Sample Job Profiles
These profiles are examples of the types of careers M.E.M. graduates can pursue and have been authored by a diverse group of M.E.M./Thayer alumni/ae and members of the M.E.M. Corporate Collaboration Council. It is understood that they represent only a small fraction of the opportunities open to M.E.M. graduates.
Project Manager - Software Development
authored by Amy E. Peterson - Cornell'98, MEM'00
Project managers at Autodesk have responsibility for managing multiple high-impact projects from initiation through delivery, including planning, project control and status reporting, and related troubleshooting and problem resolution to ensure completion of assigned projects on schedule. Project managers often help translate the use case for a project for the marketing team into clear goals for the technical team. They make sure every team member is on board and moving in the right direction. Project managers also help technical groups identify areas of broken or missing process, and take positive and measurable action to correct these areas. As a project manager, it is imperative to understand your audience and adapt your style to communicate with every member of a cross-functional team.
Project managers in information technology and software come from a variety of positions: developers, QA testers, or program coordinators. They are the glue that holds the project together and are usually responsible for documenting technical decisions and reporting to management the rationale for schedule or project scope changes.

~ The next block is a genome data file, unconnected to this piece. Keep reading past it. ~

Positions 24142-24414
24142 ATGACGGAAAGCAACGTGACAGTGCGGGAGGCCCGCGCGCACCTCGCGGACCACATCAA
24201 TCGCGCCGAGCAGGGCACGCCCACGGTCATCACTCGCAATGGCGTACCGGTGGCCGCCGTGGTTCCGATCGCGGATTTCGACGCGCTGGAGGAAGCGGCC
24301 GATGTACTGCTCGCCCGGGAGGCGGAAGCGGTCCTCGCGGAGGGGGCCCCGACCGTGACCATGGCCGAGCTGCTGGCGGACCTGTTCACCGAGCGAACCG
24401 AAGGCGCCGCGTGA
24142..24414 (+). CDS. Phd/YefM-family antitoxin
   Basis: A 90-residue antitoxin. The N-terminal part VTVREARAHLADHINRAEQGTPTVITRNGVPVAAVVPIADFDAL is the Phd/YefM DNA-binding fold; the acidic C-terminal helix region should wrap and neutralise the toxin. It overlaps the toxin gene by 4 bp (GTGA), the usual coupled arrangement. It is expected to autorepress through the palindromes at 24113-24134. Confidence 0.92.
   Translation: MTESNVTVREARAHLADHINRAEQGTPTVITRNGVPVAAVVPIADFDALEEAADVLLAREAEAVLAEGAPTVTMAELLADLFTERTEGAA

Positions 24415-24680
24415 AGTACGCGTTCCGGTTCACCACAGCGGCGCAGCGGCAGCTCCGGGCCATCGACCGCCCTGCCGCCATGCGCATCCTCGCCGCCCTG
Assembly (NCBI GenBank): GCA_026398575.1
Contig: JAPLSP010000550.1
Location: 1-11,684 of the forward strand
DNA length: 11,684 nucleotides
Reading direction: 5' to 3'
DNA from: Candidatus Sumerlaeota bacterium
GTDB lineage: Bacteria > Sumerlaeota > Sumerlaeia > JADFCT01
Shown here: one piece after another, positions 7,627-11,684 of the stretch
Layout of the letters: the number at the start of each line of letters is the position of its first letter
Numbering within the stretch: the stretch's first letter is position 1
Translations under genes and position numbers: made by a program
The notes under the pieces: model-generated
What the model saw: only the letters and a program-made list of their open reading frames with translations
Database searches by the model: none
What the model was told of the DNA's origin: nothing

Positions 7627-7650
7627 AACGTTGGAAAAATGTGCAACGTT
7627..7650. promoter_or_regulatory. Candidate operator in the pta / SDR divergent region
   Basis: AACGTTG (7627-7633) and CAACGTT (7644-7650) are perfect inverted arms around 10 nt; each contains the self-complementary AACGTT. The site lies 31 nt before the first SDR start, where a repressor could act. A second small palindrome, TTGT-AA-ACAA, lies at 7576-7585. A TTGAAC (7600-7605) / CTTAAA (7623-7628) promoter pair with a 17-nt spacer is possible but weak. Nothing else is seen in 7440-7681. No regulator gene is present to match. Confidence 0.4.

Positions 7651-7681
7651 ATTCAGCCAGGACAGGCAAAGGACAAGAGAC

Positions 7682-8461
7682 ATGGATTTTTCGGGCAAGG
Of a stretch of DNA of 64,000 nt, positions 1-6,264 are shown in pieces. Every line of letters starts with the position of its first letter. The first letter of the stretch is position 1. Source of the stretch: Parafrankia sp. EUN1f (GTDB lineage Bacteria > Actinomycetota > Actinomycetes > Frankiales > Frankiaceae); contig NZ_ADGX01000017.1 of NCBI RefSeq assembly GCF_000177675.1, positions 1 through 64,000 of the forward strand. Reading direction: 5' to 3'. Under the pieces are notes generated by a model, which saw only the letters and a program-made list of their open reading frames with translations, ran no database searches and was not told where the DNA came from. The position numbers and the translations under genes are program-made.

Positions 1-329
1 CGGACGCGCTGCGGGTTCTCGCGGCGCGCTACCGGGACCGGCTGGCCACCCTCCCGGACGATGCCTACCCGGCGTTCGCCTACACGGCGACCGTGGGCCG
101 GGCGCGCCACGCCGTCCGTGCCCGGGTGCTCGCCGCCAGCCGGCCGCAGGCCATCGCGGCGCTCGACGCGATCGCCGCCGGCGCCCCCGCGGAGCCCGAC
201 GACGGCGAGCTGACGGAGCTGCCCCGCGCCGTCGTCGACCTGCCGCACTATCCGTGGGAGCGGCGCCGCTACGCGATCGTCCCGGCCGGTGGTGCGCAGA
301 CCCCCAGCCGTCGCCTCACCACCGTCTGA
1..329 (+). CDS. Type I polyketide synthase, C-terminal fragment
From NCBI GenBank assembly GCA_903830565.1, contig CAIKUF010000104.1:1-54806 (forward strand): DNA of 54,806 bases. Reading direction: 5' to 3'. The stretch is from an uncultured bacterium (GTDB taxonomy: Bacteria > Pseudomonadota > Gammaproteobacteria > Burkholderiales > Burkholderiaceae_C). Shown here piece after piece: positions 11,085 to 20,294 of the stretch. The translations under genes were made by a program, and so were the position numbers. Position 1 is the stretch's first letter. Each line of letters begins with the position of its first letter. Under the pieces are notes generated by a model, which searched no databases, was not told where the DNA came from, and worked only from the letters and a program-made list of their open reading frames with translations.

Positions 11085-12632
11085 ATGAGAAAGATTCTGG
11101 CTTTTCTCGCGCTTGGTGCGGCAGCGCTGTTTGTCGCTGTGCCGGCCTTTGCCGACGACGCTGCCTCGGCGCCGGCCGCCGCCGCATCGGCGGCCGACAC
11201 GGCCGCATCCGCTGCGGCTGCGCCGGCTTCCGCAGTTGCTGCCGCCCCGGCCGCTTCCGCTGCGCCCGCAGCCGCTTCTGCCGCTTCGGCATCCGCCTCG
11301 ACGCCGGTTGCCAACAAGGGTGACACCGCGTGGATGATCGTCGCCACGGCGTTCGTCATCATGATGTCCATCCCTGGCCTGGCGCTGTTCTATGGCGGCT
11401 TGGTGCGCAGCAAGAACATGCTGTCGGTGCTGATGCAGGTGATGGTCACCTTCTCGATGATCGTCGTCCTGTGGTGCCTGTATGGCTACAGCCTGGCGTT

Plant Manager - Consumer Products
authored by Brett Buatti - D'92, BE/MEM'94
General Mills - Bakeries & Foodservice
Plant managers at General Mills have total responsibility for the safe and efficient operation of one or more manufacturing facilities. They manage all functions within these facilities (operations, logistics, engineering, maintenance, finance, quality and human resources), and are ultimately accountable for managing performance and continuous improvement on all critical success factors, including cost, productivity, quality, human safety, customer service, product safety, and regulatory compliance. Plant managers at General Mills also manage plant business and technical strategy, make decisions on capital spending, and have ultimate accountability for the successful production startup of all new product introductions. They are the key interface with senior corporate managers when it comes to plant strategy or other crucial decisions. Finally, plant managers are responsible for the management, development and safety of all employees—both wage and salaried—at their facilities.
Plant managers typically follow a career track in operations management, but can also come from other functions, such as engineering or quality. In fact, cross-functional experiences are very valuable in preparing to take on a plant manager role. Plant managers must be strong leaders and managers of people, with good technical aptitude and the ability to learn new concepts quickly. They must also have strong analytical and decision-making skills, an ability to think strategically, and the ability to manage multiple priorities among many stakeholders.
Technical Program Manager - Aerospace
authored by Augustus S. Moore - D'99, MEM'01
Lockheed Martin Advanced Technology Center